I've been trapped at home today. Unable to leave. Not, as you may think, by a violent snowstorm, freezing roads, or other weather induced problem. No, I've been kept here by poor service from a healthcare company. And, while I wait for a courier to arrive, it has given me pause to consider how businesses deal with their customers when they have badly let them down.
I don't mean for this to sound dramatic, but I am awaiting delivery of medicines which, without fail, must begin to be administered tomorrow. These were to be delivered to my home between 8am and 12pm today. As so many of us do, I re-arranged my diary, and patiently waited for the package to arrive. And waited, and waited.
When it hadn't arrived by 2pm, I contacted the company's call centre. To be informed there had been problems getting deliveries out in Scotland……due to the bad weather there today! Now, in Scotland we are well used to bad weather. All our major road networks were closed due to heavy snow last week. But I have never thought of clear, blue skies and sunshine as bad weather! No icy roads, no snow, and certainly no transport disruption.
The point of all this? It demonstrates how important it is to manage your customer expectations. At the first indication that there would be a delay to my delivery, a simple phone call to advise me would have put an end to any worrying. Instead, I have been fobbed off and am now at the point of writing a letter of complaint.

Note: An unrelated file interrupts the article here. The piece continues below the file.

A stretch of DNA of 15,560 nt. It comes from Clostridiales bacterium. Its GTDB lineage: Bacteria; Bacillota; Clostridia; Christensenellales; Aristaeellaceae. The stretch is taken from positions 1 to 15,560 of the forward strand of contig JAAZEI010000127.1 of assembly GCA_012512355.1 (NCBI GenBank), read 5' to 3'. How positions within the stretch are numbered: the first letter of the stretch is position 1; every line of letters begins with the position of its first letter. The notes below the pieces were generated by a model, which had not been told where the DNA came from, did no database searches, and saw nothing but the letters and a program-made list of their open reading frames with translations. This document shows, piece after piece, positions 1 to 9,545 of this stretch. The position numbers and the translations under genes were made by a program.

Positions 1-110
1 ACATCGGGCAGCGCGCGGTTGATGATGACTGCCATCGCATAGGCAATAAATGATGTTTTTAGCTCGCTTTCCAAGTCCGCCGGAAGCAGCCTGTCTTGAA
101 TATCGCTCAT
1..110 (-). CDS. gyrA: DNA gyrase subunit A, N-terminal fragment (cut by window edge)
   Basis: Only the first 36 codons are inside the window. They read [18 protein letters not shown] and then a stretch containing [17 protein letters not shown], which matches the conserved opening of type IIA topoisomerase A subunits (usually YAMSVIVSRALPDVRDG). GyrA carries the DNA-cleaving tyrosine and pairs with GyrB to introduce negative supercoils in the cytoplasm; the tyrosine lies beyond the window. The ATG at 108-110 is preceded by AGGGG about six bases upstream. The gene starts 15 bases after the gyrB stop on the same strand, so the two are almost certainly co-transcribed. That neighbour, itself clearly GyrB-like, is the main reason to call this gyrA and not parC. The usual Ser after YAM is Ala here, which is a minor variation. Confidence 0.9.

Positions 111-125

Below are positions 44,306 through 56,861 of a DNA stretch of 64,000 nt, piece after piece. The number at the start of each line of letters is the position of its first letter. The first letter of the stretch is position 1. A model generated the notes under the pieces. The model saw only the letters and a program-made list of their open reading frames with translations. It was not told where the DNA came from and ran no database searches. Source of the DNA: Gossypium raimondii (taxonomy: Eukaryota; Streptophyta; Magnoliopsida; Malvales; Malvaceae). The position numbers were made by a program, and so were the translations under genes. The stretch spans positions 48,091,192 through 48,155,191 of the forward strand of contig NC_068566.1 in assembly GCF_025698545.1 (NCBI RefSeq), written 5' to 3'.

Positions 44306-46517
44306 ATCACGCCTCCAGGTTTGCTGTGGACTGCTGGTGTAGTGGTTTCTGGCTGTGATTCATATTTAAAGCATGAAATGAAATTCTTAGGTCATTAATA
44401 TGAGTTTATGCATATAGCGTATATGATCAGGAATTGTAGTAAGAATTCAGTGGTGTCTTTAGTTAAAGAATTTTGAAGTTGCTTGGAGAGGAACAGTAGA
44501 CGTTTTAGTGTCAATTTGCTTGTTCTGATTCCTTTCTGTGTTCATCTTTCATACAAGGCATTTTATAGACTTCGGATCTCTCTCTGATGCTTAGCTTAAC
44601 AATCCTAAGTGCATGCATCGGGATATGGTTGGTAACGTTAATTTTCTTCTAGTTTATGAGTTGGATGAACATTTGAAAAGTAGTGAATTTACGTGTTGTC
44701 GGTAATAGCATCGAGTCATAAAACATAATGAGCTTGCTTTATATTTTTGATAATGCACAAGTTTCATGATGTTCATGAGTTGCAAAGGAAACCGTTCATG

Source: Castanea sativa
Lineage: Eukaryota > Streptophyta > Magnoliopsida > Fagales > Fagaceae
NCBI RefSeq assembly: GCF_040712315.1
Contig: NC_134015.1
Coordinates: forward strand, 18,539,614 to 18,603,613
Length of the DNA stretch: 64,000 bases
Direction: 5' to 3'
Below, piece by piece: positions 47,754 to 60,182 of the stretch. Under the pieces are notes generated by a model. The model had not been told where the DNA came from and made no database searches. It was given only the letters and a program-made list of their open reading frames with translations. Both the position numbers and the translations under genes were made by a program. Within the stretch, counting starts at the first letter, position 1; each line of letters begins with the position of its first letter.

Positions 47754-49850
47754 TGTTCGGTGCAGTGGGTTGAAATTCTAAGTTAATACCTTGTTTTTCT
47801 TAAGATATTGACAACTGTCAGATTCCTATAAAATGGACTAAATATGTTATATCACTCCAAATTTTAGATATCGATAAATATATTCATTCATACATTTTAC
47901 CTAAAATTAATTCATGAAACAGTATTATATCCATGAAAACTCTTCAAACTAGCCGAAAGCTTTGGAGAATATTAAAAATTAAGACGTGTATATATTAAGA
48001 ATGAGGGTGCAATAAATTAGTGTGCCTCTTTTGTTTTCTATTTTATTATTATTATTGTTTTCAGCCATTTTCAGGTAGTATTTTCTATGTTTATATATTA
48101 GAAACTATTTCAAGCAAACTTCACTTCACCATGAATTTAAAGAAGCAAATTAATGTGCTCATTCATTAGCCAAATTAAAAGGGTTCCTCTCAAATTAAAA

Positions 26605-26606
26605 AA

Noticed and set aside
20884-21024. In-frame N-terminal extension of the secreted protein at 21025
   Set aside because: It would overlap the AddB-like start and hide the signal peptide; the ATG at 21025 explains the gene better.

But, more importantly, whether you're an individual or a business – don't make excuses and don't fabricate reasons why you have failed on your promises. You will be found out. And you will lose custom due to a lack of trust, and the poor customer service you have exhibited.
We all have days when we can't deliver the service we would like to. But what makes a great company stand out from a poor one, is how they handle that. Take ownership of the issue, resolve it……and don't blame it on someone or somebody else. As a social media manager, I'm all too aware that disgruntled customers will quickly take to Facebook and Twitter to say exactly what they think of your business. And bad reputations can spread.
As for my delivery? Well, it's now 4pm and still no sign of it. Although I'm told it will be with me by 4.15pm….weather permitting, of course.
How do you think companies should deal with their mistakes?